It is amazing how fast momentum can shift in politics. And it usually happens for reasons that could not have been predicted.
Case in point: only a month ago, the reckless shutdown of the federal government left its engineers — the tea party and the Republican Party — weakened, and the president and Democrats energized and with the wind at their back.
And beyond Washington, the people’s movement in the shutdown’s wake was energized too.
But this newly acquired momentum turned out to be far more momentary than most anticipated, myself included. In fact, it lasted only a few days. Why? Because Republicans seized the opportunity provided by the big problems with the rollout of the Affordable Health Care Act. They were all over it, with the help of compliant corporate media.
Literally, overnight the atmosphere changed for the worse. President Obama and Democrats, rather than riding a wave, found themselves on the defensive. And the Republicans’ shutdown disaster became a distant memory.
Now, if the health insurance exchanges are running smoothly by the end of the year, as they appear to be in many states, much of the furor will die out. But if they aren’t, Obamacare will be turned by the far right into a metaphor for “broken government” and the prospects of unseating Republicans in Congress and statehouses next fall will become problematic.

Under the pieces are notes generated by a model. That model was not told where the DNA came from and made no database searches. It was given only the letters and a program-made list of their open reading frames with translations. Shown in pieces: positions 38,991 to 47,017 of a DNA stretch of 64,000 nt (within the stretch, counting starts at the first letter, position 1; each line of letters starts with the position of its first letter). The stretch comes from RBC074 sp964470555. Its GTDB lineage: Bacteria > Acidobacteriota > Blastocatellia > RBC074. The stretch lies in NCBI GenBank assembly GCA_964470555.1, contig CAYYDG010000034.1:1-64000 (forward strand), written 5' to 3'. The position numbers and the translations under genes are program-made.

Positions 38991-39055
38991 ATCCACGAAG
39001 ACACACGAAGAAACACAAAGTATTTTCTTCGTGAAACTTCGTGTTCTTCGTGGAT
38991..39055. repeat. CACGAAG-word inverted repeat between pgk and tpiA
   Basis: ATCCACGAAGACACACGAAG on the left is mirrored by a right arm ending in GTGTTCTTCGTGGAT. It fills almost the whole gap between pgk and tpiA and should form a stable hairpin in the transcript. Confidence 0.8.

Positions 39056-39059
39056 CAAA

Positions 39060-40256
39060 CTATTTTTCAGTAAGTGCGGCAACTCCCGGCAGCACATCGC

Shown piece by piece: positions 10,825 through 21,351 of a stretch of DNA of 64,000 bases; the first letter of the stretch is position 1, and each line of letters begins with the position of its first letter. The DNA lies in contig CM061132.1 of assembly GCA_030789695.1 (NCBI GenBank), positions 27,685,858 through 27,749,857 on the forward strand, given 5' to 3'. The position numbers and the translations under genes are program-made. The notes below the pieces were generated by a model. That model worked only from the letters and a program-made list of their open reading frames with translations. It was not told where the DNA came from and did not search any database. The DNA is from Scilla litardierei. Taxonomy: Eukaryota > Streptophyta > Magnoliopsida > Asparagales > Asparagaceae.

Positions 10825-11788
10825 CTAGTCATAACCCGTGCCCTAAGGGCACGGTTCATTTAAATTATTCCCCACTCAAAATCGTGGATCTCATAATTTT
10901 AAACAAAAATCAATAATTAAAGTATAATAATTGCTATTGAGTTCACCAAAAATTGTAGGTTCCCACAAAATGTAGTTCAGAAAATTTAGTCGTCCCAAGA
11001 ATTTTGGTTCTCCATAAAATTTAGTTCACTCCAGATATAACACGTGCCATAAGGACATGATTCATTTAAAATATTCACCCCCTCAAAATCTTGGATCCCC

Which means that grumbling about the problems of the health care rollout heard in some progressive and left circles needs to give way to actively resisting the right wing’s campaign to kill Obamacare and regain the initiative leading into the midterm and 2016 elections.
With all its shortcomings, Obamacare is a step in the right direction; it extends health care – a social right – to millions who up to now have none, and partially curbs the power of the health care industry, while its defeat would set back the struggle for health care for all much longer than I would care to think. That’s why the far right is fighting it so hard!
Thus, energizing, uniting, and raising the understanding of ever more people to oppose right-wing extremism in every arena of struggle – not least of which is defense of the Affordable Health Care Act – is the order of the day.
Of critical importance in this regard is the fight against racism in its material and ideological forms. Racism was the main vehicle used to bust up the New Deal coalition and fuel the ascendancy of the right wing over the past three or more decades. By the same token, the struggle against it is at the core of building a movement with the ideological, political, and organizational capacity and unity to dislodge the right and usher in an era of deep going progressive, even radical, change.
Photo: A nurse vaccinates a child. Centers for Disease Control/Wikimedia Commons